Two Olympians announced their retirements this week, with French backstroker Camille Lacourt and Canadian breaststroker Martha McCabe announcing their plans to leave the sport. Lacourt will compete for the last time at the upcoming FINA World Championships in Budapest, the same city where he had his breakout meet at the 2010 European Championships. Lacourt was the World Champion in the 100 back in 2011 and won the 50 back in 2013 and 2015. Lacourt will only compete in the 50 backstroke in Budapest, a way to end his career on his terms after finishing fifth in the 100 back final in Rio last summer. McCabe for her part has already hung up her goggles, announcing in a recent interview her new venture, Head to Head, that aims to connect Olympians with age group athletes across Canada. McCabe’s top Olympic finish was fifth in the 200 breaststroke in London, and she was a co-captain of the Canadian Olympic Team in Rio. In the interview, McCabe credits the Canadian Olympic Committee’s “Game Plan” programming for helping her navigate the waters in retirement, giving her perspective on how to channel her energy after her professional career.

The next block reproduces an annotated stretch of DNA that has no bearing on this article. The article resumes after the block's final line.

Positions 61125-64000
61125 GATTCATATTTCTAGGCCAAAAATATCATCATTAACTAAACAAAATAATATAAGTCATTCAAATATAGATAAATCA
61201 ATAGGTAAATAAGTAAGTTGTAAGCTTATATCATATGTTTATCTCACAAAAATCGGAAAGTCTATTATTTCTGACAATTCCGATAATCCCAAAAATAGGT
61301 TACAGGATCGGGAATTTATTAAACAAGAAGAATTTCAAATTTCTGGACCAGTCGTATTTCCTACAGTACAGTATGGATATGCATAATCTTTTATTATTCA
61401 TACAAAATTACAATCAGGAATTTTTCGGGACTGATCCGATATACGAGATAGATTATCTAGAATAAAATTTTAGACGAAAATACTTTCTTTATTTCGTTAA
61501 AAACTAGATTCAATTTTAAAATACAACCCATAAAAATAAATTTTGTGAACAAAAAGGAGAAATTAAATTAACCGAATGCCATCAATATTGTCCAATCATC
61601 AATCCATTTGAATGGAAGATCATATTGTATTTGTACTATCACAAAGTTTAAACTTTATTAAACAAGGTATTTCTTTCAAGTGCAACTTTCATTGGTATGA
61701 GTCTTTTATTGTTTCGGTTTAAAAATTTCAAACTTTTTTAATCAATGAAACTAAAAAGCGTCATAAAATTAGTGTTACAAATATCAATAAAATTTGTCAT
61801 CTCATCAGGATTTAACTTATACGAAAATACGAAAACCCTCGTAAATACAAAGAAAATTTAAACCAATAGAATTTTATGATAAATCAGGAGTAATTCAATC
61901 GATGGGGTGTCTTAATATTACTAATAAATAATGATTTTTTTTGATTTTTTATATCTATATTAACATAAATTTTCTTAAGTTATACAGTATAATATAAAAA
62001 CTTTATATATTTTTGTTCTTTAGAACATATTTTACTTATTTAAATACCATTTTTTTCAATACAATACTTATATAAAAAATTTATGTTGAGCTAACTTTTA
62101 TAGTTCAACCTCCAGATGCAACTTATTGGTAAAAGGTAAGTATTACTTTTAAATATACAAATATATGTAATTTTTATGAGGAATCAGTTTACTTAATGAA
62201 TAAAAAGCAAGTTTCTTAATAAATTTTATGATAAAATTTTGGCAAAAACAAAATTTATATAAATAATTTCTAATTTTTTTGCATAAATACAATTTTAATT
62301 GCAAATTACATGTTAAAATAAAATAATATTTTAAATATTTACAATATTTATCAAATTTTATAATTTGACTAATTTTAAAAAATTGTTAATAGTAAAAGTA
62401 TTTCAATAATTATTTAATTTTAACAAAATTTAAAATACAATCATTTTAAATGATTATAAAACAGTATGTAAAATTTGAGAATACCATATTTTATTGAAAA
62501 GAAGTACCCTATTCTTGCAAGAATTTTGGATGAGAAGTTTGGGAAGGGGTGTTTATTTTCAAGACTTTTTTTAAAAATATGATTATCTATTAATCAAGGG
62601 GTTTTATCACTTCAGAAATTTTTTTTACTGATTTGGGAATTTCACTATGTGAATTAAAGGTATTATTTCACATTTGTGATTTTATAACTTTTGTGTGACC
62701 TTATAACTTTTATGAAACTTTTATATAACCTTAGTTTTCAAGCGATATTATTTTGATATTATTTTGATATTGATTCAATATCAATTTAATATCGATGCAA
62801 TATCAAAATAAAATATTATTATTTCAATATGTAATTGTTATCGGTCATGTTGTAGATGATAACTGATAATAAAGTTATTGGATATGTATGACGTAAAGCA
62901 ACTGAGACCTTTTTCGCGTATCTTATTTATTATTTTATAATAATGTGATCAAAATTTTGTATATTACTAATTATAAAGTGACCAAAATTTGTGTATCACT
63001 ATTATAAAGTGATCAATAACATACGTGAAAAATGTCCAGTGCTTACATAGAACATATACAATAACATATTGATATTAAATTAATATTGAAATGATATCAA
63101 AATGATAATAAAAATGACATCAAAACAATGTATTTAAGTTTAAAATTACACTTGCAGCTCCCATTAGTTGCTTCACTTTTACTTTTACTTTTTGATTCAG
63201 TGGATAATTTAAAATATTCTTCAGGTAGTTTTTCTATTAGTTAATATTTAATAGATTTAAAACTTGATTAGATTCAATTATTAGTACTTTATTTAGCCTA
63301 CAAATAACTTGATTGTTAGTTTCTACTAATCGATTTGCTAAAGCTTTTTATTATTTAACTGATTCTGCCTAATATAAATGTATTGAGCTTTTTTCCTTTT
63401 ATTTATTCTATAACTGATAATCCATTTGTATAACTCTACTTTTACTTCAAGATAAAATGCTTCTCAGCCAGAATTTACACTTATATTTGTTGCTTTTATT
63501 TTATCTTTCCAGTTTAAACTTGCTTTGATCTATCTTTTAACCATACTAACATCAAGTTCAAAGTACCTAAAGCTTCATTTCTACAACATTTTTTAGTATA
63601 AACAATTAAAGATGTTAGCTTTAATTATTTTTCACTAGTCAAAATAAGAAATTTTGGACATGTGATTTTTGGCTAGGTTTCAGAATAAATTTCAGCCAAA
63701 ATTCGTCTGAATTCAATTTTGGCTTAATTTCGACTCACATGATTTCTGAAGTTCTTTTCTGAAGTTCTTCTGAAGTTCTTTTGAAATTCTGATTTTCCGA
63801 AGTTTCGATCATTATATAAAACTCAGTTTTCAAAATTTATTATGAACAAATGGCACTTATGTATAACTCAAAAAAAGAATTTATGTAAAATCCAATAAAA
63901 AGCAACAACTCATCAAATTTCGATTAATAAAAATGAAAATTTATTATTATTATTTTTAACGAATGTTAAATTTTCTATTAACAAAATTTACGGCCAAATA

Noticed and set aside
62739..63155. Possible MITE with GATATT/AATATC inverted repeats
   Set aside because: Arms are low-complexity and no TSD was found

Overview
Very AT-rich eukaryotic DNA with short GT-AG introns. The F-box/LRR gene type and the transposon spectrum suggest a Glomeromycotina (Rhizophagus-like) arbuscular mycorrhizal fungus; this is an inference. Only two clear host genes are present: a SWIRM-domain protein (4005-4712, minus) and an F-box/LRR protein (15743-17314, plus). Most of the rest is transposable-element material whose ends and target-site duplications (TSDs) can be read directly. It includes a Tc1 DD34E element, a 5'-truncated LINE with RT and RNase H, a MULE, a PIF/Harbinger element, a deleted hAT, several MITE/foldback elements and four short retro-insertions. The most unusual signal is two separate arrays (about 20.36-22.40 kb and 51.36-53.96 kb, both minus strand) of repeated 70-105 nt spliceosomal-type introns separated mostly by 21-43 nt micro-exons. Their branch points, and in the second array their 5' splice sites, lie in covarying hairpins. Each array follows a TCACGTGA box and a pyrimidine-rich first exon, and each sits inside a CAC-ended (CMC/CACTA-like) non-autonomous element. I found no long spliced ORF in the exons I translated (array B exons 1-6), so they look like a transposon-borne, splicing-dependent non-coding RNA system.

The Week That Was #3 – Worlds Roster Takes Shape At U.S. Open Water Nationals